Thursday, February 22, 2007

There are no more happy campers ‘cause there is nowhere left to camp.

The blog world seems to be doing just fine with its coverage of new music (referring specifically to the self-sufficiency it retains in keeping up on every bit of air exhaled by Klaxons, Arcade Fire and Lily Allen), so I’ll reserve this day for old news.

Anyone get a chance to watch Punk O Rama TV at the beginning of the decade? It was a half-hour show put on by Epitaph Records, consisting only of videos by the label’s bands, airing on an Anaheim public access channel every Saturday night/Sunday morning at 1:00am (conveniently beginning after SNL ended). If you had better things to do than watch public television on Saturday nights, you probably answered with a “no.” Either way, that show was how I first found out about Dennis Lyxzén projects Refused and The (International) Noise Conspiracy, and even through the latter’s awkward handshake with the mainstream, I’ve remained bizarrely obsessed with the man and his work.

93 Million Miles recorded only five songs between 1996 and 1997, spread over a seven-inch and a compilation for Simba Records (both of which, according to Interpunk, are limited to pressings of 1000). In 2003, Simba managed to put them all onto an EP, making the tracks slightly more accessible for batty Refused fans to access. I’d never physically seen this CD until a few days ago – amen for Amoeba’s San Francisco branch – and wound up simultaneously appalled and impressed by the extreme DIY nature of the recordings. A side project including Jon Brännström
and Dennis Lyxzén of Refused (just before Refused released the brilliant A Shape of Punk to Come), as well as bassist Jonas Eriksson (former Refused touring bassist, now of Brisco) and Anders Johansson of Saidiwas, the band marks in its liner notes that the songs were “recorded in a big studio for free by ourselves.” High five!

But aside from “This Party Sucks,” one of the two tracks available on Love is a Dog From Hell, this EP isn’t necessarily an essential, even for a massive fan of Refused and its members’ alternate projects. The sloppy first three tracks aren't much better than what would result from 16-year old emo kids rocking out in a garage; the vocals are a reminder that Lyxzén is a screamer and not a singer (see the Lost Patrol). The lyrics, though politically in line with those of Refused, are not nearly as sharply penned – “this fuckin’ system sucks/one day we will take it all” (of “Campsite Closed”) sums it up about so. Things start picking up a bit over the last couple of tracks, recorded earlier than the first three, and much of this is due to the energy of “This Party Sucks,” ambiguously written about the dullness of pretentious socialites and/or the repugnant political parties that we (don't get to) choose from. It's nothing if standing next to any track from The Shape of Punk to Come, but its hardcore energy is solid enough that with a bit of cleanup (and a bit of tea for Lyxzén's tired throat, it seems), it could almost pass for a piece of the Everlasting EP.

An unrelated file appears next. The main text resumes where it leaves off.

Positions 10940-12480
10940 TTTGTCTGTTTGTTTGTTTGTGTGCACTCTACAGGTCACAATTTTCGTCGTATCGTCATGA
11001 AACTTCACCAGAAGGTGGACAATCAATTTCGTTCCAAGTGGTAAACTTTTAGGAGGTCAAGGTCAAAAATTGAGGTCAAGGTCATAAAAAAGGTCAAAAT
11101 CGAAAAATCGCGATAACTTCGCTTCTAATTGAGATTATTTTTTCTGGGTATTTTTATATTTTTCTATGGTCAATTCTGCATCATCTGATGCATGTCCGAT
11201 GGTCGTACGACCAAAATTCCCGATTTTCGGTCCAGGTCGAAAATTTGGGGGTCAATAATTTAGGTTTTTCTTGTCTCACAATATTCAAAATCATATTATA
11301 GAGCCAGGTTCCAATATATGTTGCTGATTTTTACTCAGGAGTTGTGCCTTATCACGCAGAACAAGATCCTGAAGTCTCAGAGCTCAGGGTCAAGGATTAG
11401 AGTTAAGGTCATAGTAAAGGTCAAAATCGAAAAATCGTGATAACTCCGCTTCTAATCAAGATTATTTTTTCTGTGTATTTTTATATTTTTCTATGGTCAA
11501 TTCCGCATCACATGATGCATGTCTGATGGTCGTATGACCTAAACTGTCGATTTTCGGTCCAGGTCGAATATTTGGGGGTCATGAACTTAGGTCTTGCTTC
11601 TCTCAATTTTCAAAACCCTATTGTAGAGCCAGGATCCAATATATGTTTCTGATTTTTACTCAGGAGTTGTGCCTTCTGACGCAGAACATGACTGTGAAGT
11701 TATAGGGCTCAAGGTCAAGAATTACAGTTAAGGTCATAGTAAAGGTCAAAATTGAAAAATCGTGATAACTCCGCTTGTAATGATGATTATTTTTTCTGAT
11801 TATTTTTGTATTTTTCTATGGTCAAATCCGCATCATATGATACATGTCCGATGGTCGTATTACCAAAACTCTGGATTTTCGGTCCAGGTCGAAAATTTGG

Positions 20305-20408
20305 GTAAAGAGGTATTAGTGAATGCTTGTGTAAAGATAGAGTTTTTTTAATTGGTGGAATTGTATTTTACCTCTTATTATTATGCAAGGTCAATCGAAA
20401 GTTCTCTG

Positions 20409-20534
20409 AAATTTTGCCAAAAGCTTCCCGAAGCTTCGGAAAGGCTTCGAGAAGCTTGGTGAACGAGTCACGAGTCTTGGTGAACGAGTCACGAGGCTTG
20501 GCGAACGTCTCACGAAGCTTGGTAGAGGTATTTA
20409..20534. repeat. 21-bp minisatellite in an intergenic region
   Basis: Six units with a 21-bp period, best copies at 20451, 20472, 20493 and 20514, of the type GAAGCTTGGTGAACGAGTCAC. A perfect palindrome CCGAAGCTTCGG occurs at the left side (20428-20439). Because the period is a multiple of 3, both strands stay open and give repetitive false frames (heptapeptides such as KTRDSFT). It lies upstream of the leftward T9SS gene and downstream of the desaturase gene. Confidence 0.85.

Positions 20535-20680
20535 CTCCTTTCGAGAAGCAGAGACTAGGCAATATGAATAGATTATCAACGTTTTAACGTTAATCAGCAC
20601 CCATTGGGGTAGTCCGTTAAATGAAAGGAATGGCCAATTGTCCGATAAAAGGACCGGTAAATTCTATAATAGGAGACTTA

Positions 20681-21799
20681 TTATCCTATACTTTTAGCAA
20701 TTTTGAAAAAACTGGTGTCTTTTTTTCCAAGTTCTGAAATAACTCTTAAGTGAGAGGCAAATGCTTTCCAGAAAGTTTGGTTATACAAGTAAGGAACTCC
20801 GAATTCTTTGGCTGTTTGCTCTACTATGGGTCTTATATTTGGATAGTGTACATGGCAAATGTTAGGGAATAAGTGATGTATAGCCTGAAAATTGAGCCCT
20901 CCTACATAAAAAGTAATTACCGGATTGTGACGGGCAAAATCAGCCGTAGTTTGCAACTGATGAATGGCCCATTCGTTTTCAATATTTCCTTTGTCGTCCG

As far as quality goes, this likely isn't going to get much play past the first curious listen or two, though it does get increasingly catchy provided you've got decent headphones to minimize that tin can factor and pick up any of the few layers that are here. What 93 Million Miles does have going for it, as is the case with anything Dennis Lyxzén leads (save for Armed Love, natch) is its sense of urgency; these few songs feel like impulsive efforts that - despite less sophisticated lyrics than usual - take on unapologetically blunt approaches to social class hierarchies, rebellion against capitalism, and workers' woes. Per usual. This band won't see a prominent place in the history of punk rock, twenty years down the line, but for those who've followed Lyxzén's career and are dreading the next clean 'n shiny Rick Rubin-produced T(I)NC album, this EP may be a breath of fresh air. You know, provided you hadn't already gotten your hands on it in the last three years. Forgive the belated review.

Sample and buy [93 Million Miles]
Or, you know, just sample the album

2 comments:

sir jorge said...

i remember the show so well (punk o rama) that i started my own blog just to talk about it.

China said...

Whoa! We were both nerds in 2001. Fabulous.